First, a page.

Compensating Wage Differentials and the Duration of Wage Loss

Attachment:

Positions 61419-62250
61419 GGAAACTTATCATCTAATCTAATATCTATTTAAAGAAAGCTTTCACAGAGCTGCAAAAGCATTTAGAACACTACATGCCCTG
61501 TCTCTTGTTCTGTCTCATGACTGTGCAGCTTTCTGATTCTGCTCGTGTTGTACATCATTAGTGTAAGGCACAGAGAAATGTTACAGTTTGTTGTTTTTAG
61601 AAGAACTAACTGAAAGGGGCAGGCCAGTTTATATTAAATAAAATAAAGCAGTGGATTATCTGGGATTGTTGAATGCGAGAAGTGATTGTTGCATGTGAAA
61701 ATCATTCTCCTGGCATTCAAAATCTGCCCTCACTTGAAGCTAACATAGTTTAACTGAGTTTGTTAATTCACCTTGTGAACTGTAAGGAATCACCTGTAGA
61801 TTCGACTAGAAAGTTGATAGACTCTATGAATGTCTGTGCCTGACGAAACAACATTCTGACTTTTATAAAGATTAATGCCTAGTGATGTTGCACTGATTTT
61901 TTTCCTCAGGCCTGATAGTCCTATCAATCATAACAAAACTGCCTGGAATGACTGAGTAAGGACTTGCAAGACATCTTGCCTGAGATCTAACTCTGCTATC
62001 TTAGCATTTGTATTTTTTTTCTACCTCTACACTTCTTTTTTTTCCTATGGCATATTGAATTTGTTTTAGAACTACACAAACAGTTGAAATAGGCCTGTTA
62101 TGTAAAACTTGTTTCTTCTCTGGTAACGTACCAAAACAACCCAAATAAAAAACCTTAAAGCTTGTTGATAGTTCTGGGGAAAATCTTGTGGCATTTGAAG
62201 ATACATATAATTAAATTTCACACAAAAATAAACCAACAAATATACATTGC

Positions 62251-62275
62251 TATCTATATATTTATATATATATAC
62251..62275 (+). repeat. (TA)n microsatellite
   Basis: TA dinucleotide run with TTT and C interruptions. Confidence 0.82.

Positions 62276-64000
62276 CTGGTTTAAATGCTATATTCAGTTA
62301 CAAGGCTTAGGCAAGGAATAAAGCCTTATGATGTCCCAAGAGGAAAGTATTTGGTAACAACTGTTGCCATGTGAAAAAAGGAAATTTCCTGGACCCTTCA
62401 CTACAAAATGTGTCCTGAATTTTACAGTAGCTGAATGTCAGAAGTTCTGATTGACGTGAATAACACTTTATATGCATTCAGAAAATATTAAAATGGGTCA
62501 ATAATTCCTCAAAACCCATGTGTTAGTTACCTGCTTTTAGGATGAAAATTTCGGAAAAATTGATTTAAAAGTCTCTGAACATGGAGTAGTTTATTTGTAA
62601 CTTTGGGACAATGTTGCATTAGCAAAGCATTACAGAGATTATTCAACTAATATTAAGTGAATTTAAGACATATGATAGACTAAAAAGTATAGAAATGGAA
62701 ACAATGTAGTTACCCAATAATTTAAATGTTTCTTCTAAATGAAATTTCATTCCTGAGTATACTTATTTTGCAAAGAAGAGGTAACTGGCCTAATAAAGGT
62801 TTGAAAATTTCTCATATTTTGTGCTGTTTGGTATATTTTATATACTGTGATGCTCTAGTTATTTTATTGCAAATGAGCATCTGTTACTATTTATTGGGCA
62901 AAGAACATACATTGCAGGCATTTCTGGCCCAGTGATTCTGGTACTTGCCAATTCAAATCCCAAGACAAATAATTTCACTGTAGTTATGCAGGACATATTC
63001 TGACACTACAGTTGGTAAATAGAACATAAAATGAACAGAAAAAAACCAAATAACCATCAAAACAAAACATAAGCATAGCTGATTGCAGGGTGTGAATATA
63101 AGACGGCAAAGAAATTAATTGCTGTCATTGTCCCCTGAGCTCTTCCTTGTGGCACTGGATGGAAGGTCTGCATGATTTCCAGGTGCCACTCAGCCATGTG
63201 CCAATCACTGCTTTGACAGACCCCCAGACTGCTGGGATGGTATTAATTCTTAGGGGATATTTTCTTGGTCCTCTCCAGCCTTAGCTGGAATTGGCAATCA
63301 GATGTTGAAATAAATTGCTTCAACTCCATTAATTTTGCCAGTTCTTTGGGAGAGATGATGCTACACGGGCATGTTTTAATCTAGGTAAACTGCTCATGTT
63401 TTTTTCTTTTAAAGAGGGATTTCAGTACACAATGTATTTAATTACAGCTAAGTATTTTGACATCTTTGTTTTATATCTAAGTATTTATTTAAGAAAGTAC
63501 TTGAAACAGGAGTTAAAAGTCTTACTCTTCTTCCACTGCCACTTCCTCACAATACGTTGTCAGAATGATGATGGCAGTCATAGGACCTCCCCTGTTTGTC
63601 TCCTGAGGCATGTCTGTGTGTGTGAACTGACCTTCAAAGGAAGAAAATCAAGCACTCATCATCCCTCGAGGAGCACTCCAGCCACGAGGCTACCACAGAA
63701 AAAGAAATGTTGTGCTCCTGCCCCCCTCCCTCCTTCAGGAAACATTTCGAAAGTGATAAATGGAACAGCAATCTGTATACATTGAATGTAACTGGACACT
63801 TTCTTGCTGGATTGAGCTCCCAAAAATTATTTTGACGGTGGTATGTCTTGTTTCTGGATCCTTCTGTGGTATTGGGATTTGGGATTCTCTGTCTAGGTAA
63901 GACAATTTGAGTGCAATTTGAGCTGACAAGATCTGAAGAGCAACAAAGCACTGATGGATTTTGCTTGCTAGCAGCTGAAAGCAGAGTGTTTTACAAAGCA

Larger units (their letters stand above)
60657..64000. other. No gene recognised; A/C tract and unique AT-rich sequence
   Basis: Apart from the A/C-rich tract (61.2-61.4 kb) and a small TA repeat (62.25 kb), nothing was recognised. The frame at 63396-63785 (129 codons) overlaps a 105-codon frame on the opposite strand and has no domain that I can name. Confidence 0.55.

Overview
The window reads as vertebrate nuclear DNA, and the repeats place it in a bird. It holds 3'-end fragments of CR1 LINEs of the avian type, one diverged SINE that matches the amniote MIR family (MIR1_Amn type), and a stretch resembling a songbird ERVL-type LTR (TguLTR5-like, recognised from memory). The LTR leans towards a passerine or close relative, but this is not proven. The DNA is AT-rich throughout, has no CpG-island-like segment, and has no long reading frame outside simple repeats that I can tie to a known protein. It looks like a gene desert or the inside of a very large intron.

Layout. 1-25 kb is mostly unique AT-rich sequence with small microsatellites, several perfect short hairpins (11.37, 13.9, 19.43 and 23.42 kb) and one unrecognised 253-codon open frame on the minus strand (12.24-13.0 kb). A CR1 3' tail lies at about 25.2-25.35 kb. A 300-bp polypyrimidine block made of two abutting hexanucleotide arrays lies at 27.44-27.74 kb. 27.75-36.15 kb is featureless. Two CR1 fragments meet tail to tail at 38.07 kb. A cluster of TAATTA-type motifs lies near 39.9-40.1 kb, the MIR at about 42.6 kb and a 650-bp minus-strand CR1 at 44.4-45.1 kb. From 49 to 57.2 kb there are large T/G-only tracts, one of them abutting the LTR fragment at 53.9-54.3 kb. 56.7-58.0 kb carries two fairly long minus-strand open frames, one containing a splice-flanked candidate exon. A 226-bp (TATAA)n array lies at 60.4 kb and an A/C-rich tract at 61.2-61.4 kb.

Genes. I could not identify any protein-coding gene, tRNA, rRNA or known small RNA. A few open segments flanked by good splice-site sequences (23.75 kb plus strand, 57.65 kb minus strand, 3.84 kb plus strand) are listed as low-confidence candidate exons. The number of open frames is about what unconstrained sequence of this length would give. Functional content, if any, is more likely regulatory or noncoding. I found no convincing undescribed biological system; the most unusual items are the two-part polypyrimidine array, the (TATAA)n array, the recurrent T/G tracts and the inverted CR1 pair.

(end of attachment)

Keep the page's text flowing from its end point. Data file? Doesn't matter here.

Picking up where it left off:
Several reasons are offered why workers will receive larger compensating wage differentials for increases in the duration of wage losses than for increases in the probability of loss that produce the same expected loss. A formal model of occupational choice is developed that shows the extent to which the compensation for increased duration exceeds that for increased risk. Using Panel Study of Income Dynamics data linked to industry data on injuries and unemployment, we find:1) Nearly all the compensating wage differential for losses due to workplace injuries is compensation for increases in the duration of loss; 2) Similarly, nearly all the compensation for losses due to cyclical unemployment is compensation for increases in duration, especially for increases in duration beyond the 26 weeks of unemployment that are usually compensated by unemployment insurance. The compensating differentials for risk of injury are larger for union than for nonunion workers, while those for cyclical unemployment are smaller for union workers.